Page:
Today, historian Rob Zaretsky tells time in the Revolution. The
University of Houston presents this series about the
machines that make our civilization run, and the people whose ingenuity created them.
Governments tamper with calendars, like constitutions,
at their own risk. Even though a three-day weekend would suit us all, the
fourth of July always falls on the fourth of July, no matter how inconvenient
for vacations and barbecues. Certain dates are sacred, especially in secular republics.
The year 2006 marks the 200th anniversary of the demise of an ambitious experiment
in date fixing: the French revolutionary calendar. The change boiled up from below.
After the storming of the Bastille, many Frenchmen and women spontaneously began
to date letters as the "second day of freedom."
Legislators soon sought to institutionalize the change. Debate quickly rose over
beginnings. For many, it was hard to ignore the traditional appeal of January first:
could the year actually start on any other day? It must, replied the champions of
the 14th of July -- the day the Bastille fell. They were challenged, though, by
those who wanted to remain on the same page with the rest of Europe.
Yet, as the revolution grew more radical, so too did the views of the reformers.
By 1793, the Republic was born, the Terror was brewing, and the king had quite
literally lost his head. Since politics and society had changed so dramatically,
shouldn't the calendar change as well? In fact, shouldn't time be reset to zero?
The time of kings, after all, had passed; the time of citizens had arrived.
1792, the year Louis XVI was deposed, thus became Year One. And the first day of
the year was no longer January first. Nor was it the 14th of July. Instead,
it was September 22nd, the day on which the Republic was declared. It also happened
to mark the autumn equinox -- hardly coincidental in the revolutionaries' eyes.
"Equality of day and night was marked in the sky, declared one deputy," on the
same day that "civil and moral equality were proclaimed by the representatives
of the people."
The marriage of nature and history was reinforced by new names for the months.
Thermidor (the time of heat) fell in summer, Germinal (or sprouting) in spring,
Pluviose (the wet month) in winter, and Vendémiaire (from vendange, or
harvest) in fall. The spirit of rationalism was also cultivated: the months were
now divided into three ten-day components: the decimal system, based on the number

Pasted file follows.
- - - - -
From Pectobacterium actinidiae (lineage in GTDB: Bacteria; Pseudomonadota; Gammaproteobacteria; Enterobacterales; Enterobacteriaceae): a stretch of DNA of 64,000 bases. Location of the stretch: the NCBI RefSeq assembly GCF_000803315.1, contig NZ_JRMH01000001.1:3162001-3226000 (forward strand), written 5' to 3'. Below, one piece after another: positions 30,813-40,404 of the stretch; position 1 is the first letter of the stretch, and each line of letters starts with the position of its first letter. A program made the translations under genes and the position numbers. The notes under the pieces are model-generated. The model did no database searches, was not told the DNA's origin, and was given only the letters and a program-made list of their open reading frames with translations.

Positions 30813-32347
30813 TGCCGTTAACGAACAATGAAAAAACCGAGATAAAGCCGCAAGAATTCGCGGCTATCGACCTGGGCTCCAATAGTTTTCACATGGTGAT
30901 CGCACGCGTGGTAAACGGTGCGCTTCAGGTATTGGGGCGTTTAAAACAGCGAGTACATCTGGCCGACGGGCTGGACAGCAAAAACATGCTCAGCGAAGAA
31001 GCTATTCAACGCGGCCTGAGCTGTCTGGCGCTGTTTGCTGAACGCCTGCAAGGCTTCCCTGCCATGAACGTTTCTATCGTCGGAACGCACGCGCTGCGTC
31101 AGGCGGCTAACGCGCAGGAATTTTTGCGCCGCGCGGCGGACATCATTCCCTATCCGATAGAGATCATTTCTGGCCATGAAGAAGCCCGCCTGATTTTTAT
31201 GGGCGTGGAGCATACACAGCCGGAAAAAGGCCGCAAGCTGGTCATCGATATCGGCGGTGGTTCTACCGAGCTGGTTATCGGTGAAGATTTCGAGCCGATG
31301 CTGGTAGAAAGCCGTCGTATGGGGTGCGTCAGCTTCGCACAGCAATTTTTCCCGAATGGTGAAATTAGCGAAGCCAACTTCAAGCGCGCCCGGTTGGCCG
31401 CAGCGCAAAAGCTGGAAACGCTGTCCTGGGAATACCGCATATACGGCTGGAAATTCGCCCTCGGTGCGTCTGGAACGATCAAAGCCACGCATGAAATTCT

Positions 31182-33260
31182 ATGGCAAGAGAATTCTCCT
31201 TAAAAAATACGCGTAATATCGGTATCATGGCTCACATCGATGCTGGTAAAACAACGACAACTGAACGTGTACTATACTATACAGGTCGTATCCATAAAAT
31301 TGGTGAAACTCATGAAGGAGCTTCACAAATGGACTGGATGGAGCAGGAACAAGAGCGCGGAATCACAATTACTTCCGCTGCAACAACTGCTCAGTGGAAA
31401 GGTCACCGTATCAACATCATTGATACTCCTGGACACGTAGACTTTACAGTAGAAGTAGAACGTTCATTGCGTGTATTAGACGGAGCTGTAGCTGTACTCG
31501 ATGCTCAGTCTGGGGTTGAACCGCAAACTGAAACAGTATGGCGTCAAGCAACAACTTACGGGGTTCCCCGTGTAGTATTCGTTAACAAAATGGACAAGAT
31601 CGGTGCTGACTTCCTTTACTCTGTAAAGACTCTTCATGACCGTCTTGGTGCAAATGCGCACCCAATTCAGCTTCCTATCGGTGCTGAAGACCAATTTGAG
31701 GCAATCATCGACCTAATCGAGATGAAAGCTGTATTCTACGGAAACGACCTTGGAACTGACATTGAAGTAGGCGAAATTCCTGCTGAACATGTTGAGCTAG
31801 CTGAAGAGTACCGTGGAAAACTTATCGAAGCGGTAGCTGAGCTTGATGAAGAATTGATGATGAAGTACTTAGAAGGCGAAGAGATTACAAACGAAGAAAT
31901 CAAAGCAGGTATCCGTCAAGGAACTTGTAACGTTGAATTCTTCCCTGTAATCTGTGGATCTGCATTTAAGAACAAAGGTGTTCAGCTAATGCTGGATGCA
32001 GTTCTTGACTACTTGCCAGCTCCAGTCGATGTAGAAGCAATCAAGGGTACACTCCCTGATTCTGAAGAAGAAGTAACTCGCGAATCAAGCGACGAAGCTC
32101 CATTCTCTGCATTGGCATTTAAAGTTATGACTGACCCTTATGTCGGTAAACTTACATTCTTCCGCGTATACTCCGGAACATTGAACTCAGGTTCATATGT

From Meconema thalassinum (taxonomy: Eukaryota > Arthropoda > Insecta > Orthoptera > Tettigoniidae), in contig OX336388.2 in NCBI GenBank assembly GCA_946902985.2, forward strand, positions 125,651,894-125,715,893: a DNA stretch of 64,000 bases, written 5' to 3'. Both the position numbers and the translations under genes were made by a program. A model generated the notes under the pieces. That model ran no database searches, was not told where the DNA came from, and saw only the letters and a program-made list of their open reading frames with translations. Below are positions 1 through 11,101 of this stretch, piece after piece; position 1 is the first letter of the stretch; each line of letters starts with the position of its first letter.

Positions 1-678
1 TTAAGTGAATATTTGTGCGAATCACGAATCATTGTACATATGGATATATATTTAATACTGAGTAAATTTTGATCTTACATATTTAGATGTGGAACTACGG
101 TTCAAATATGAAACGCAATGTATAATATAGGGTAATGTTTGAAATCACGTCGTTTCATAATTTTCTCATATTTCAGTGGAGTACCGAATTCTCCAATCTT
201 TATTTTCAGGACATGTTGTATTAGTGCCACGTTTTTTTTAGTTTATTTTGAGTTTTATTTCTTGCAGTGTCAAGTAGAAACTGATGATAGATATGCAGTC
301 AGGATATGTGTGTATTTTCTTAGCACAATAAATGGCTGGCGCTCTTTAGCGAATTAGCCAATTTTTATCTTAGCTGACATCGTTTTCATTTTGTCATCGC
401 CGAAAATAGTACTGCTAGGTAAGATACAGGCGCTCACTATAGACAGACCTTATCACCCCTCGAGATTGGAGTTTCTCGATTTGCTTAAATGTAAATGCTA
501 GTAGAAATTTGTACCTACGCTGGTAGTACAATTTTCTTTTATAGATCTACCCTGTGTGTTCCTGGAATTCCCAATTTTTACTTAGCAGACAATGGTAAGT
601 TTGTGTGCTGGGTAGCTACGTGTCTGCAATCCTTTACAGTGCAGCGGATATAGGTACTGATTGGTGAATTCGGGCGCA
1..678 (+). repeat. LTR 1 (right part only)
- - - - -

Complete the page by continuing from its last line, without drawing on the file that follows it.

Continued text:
of fingers, simply seemed more logical than a seven day week.
But it was also less practical: the new calendar left five days unaccounted for.
The calendar's inventor, Fabre d'Eglantine, thus proposed that these loose ends
be given over to festivals celebrating industry, heroism, genius and the like.
Yet reason could not trump tradition in the end, especially when reason caused
Sunday, the day of rest, to disappear. While economists were delighted by the
change, the people were not: one revolutionary extremist Saint Just proved no
match for Saint Gregory. In Year 14, better known as 1806, Napoleon re-established
the Gregorian calendar, acknowledging a reality to which the revolution was blind:
governments propose, but tradition disposes.
I'm Rob Zaretsky, at the University of Houston,
where we're interested in the way inventive minds
Robert Zaretsky is professor of French history in the University of Houston Honors
College, and the Department of Modern and Classical Languages. (He is the author
of Nîmes at War: Religion, Politics and Public Opinion in the Department of the
Gard, 1938-1944. (Penn State 1995), Cock and Bull Stories: Folco de Baroncelli
and the Invention of the Camargue. (Nebraska 2004), co-editor of France at War:
Vichy and the Historians. (Berg 2001), translator of Tzevtan Todorov's Voices
From the Gulag. (Penn State 2000) and Frail Happiness: An Essay on Rousseau.
(Penn State 2001). With John Scott, he is co-author of So Great a Noise: Jean-Jacques
Rousseau, David Hume and the Limits of Human Understanding, to be published by Yale
University Press in 2007.
S. Simon: Citizens. (Knopf, New York, 1989).
M. Ozouf, Revolutionary Calendar. The Critical Dictionary of the French Revolution,
F. Furet and M. Ozouf, eds., trans. A. Goldhammer (Harvard University Press, Cambridge, 1989).
Images from F. Hamel, A Woman of the Revolution: Thèroigne de Méricourt. (London:
Stanley Paul & Co., ca. 1911).
The Engines of Our Ingenuity is
Copyright © 1988-2006 by John H.